Brooklyn So Expensive, 56 Thousand People Compete to Live Affordably Near Superfund Site

The lovely filth that is the Gowanus Canal.
The lovely filth that is the Gowanus Canal.

For starters, this: A residential high-rise set to open this winter at 365 Bond Street in Gowanus—home of one of the country’s most toxic waterways—received 56,058 applications for, hilariously, 86 affordable apartments. Good news, for the less than two percent of these applicants who will be granted one kind-of-reasonably-priced unit next to the Gowanus Canal, their future waterfront esplanade home will come with a giant sponge system to keep all of those pollutants at bay.

Yes, to live affordably here, we must embrace fetid waterways as en-suite backyards. Actually, to be fair, even more people—58,832—applied all the way back in 2014 to live in one of 105 affordable units in a luxury condo building in Greenpoint. Current market rate rents in the building average of $3,706.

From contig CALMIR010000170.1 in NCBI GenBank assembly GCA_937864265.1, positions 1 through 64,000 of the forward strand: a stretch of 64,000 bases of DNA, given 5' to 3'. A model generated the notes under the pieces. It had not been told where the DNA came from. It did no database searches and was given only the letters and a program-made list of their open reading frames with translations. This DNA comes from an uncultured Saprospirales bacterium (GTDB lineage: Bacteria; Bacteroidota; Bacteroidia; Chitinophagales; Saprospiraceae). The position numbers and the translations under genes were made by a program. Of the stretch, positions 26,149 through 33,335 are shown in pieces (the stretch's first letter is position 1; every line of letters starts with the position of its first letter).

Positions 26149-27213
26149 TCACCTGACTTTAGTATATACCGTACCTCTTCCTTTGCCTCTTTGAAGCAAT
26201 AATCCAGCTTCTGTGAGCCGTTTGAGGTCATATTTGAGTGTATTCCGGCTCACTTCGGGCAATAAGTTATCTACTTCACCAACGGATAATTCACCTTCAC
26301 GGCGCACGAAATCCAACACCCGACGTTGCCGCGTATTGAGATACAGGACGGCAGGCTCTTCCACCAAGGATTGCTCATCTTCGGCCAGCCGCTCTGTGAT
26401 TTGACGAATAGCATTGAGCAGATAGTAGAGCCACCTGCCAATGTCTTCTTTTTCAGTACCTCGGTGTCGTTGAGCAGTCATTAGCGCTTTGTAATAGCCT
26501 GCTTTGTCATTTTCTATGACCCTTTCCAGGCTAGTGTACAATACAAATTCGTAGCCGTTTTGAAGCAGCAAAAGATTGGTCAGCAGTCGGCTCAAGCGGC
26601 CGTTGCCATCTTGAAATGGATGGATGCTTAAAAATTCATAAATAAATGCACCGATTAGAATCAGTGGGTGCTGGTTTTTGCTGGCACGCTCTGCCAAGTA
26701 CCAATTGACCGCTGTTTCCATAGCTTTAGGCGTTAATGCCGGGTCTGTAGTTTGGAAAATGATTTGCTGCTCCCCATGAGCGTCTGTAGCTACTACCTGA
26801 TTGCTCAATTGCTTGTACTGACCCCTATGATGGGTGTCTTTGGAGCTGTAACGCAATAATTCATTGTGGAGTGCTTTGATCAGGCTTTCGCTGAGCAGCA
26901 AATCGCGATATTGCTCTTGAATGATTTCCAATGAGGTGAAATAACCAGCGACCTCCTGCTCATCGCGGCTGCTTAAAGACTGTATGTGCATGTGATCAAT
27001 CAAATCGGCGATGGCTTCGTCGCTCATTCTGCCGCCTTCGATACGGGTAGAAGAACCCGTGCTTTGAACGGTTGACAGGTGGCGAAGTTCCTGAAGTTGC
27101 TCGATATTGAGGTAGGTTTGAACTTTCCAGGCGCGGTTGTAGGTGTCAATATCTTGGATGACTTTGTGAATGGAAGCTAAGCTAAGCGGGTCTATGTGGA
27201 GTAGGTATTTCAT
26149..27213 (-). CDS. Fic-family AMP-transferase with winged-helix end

What’s the lesson here? In any given affordable housing lottery in Brooklyn, more than 98 percent of the people who apply to live in one of them will not succeed.

But don’t fret! Whereas last year, kindly developers gifted Kings County with only 969 new apartments, they will be far more beneficent this year. Forbes reports that 6,073 new units will be hitting the market in 2016 (more than a 600 percent increase offering compared to last year!).

So actually, it’s our lucky day. With 6,073 new apartments available—and accounting, roughly, for developers’ standard deal that 20 percent of those units will be affordable—2016 Brooklyn will boast (again, roughly) 1,215 brand new affordable units. For something like 700 thousand new hopefuls.

H/T Free Williamsburg, DNAinfo


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